Last Updated: Wednesday, January 06, 2021

NHSG Nurseries: Little Acorns Day Nursery, Aberdeen City

What is this?

Over lockdown, NHSG Workplace Nursery remained open and quickly adapted their practice to include more learning experiences outdoors with children of key workers.

Who is this for?

For all with an interest in Scottish education. 

What we did:

Over lockdown our NHSG Workplace Nursery remained open and we quickly adapted our practice to include a lot more learning experiences outdoors with the children. Some favourites were the fire pit, which the children used to make their breakfast of beans and toast or scrambled eggs. They also cooked up a storm with their potatoes they grew in their vegetable patch and made individual mini pizzas. Children especially enjoyed the opportunity to help the staff decide what to make and experiment their creations afterwards.

Staff introduced many more play experiences, in our 2-5 garden, a car wash, petrol station was made; in the story corner shed, children enjoyed stories and drawing: an assault course was created and we even had the help of a tree surgeon to create a climbing tree. This helped the children to develop their risk assessing skills whilst providing the opportunity for natural social distancing.

Children enjoyed video contact with our therapet Bruno the dog, with his owner sharing videos of them reading stories at home. The nursery children, in return then sent their own videos and thank yous. Children who were not attending daily, nursery videos were sent of the staff with the children leading singing, story time and fun activities which could be shared at home.

In our under twos garden, children especially enjoyed exploring the newly created sensory path way, fairy garden, sensory den, rock climbing wall, new shed chalk boards and hidden tunnel with slide. It was an opportunity to use many more natural resources with the children and take all the learning from indoors, outdoors.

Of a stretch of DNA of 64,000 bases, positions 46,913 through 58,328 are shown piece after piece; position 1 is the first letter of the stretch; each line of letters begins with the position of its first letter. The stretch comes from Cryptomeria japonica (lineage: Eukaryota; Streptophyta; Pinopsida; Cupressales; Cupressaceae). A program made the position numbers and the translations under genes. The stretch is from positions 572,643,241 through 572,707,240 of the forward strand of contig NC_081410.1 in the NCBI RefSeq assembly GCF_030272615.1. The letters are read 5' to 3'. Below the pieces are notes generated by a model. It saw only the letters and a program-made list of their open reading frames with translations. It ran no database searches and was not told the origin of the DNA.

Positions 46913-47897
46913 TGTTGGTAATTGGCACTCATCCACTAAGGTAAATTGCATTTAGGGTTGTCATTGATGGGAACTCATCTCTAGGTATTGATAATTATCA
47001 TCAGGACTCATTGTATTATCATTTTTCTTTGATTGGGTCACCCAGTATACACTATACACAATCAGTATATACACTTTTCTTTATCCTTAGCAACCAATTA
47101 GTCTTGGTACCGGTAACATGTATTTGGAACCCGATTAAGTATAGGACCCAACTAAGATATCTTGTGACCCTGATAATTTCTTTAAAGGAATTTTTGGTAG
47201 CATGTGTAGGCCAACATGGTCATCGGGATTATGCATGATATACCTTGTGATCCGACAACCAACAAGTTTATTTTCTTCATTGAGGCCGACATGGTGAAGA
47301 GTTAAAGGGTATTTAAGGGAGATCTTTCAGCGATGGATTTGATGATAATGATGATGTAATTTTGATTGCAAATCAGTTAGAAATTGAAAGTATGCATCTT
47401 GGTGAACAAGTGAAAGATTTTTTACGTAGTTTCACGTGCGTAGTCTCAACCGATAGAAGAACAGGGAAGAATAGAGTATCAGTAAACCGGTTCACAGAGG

Who we involved:

Staff and children were involved, with parents joining in from home, alongside Bruno and his owner. We had support from a tree surgeon and his team.

The difference it made:

This supported the parents who continued using the setting and emergency placements, all of whom were key workers within the NHS. Knowing that their children were in an environment that they were settled and knew well, helped to support the parents in leaving their children with ease whilst playing their part within the Covid-19 pandemic.

Parents commented how the daily videos, the staff were sharing with their friends, who were staying at home, gave the children excitement to have a look at on a daily basis to see the nursery and what their friends are doing. In return the children from home sent in videos to share with their friends, this helped to support their routine and return back to nursery as their parents returned back to their workplace.

The ability to access and develop the outside space also helped to support the children in their emotional and social wellbeing. Allowing them the freedom to have a continued routine, and space to express themselves, through what was quite a different time in their lives and evolving environment.

What we will do differently in the future:

The staff team have grown in strength and have worked extremely well as a team, supporting one another when it was such a challenging time and providing the children within our care with a safe, happy, challenging quality and caring environment for them to develop in. Offering the continuity in their care and although changes were made to our practice, this was done with minimal disruptions to the children and their care routines. To help support the team further, each week one room within the setting would create a team building activity for staff to join in with to help keep staff morale up.

Due to the guidelines, the children are spending almost all day out in the garden, including adapting meal times, and learning experiences for the children. This has in turn developed the staffs motivations and expanded their thinking about how the garden could be developed further to support the children to have continued variety, a more challenging environment, and risky play. Providing opportunities for continued expansion of learning and staff development experiences.